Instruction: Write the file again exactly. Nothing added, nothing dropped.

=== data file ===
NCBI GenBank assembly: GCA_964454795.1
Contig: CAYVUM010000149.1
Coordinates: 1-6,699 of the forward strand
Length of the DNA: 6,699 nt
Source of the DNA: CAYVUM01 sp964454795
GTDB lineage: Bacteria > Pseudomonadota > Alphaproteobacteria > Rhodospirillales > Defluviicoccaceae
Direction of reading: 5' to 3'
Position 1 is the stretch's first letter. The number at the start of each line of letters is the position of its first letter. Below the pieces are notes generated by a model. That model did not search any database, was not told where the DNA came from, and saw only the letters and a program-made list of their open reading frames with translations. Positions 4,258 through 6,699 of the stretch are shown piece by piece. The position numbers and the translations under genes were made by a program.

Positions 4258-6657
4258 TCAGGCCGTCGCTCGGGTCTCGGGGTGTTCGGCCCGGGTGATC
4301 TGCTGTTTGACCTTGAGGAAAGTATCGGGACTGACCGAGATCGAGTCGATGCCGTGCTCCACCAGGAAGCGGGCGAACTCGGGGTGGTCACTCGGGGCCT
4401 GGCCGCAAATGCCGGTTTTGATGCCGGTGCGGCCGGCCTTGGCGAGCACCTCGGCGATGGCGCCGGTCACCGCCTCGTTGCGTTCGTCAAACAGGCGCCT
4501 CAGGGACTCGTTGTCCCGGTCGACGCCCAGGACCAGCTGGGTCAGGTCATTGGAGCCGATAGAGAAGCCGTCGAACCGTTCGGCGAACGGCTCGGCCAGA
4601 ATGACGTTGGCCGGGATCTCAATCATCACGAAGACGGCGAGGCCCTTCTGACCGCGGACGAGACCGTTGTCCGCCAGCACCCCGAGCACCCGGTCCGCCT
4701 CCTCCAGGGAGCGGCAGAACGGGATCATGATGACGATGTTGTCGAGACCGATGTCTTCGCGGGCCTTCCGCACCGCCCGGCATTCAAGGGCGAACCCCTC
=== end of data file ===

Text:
NCBI GenBank assembly: GCA_964454795.1
Contig: CAYVUM010000149.1
Coordinates: 1-6,699 of the forward strand
Length of the DNA: 6,699 nt
Source of the DNA: CAYVUM01 sp964454795
GTDB lineage: Bacteria > Pseudomonadota > Alphaproteobacteria > Rhodospirillales > Defluviicoccaceae
Direction of reading: 5' to 3'
Position 1 is the stretch's first letter. The number at the start of each line of letters is the position of its first letter. Below the pieces are notes generated by a model. That model did not search any database, was not told where the DNA came from, and saw only the letters and a program-made list of their open reading frames with translations. Positions 4,258 through 6,699 of the stretch are shown piece by piece. The position numbers and the translations under genes were made by a program.

Positions 4258-6657
4258 TCAGGCCGTCGCTCGGGTCTCGGGGTGTTCGGCCCGGGTGATC
4301 TGCTGTTTGACCTTGAGGAAAGTATCGGGACTGACCGAGATCGAGTCGATGCCGTGCTCCACCAGGAAGCGGGCGAACTCGGGGTGGTCACTCGGGGCCT
4401 GGCCGCAAATGCCGGTTTTGATGCCGGTGCGGCCGGCCTTGGCGAGCACCTCGGCGATGGCGCCGGTCACCGCCTCGTTGCGTTCGTCAAACAGGCGCCT
4501 CAGGGACTCGTTGTCCCGGTCGACGCCCAGGACCAGCTGGGTCAGGTCATTGGAGCCGATAGAGAAGCCGTCGAACCGTTCGGCGAACGGCTCGGCCAGA
4601 ATGACGTTGGCCGGGATCTCAATCATCACGAAGACGGCGAGGCCCTTCTGACCGCGGACGAGACCGTTGTCCGCCAGCACCCCGAGCACCCGGTCCGCCT
4701 CCTCCAGGGAGCGGCAGAACGGGATCATGATGACGATGTTGTCGAGACCGATGTCTTCGCGGGCCTTCCGCACCGCCCGGCATTCAAGGGCGAACCCCTC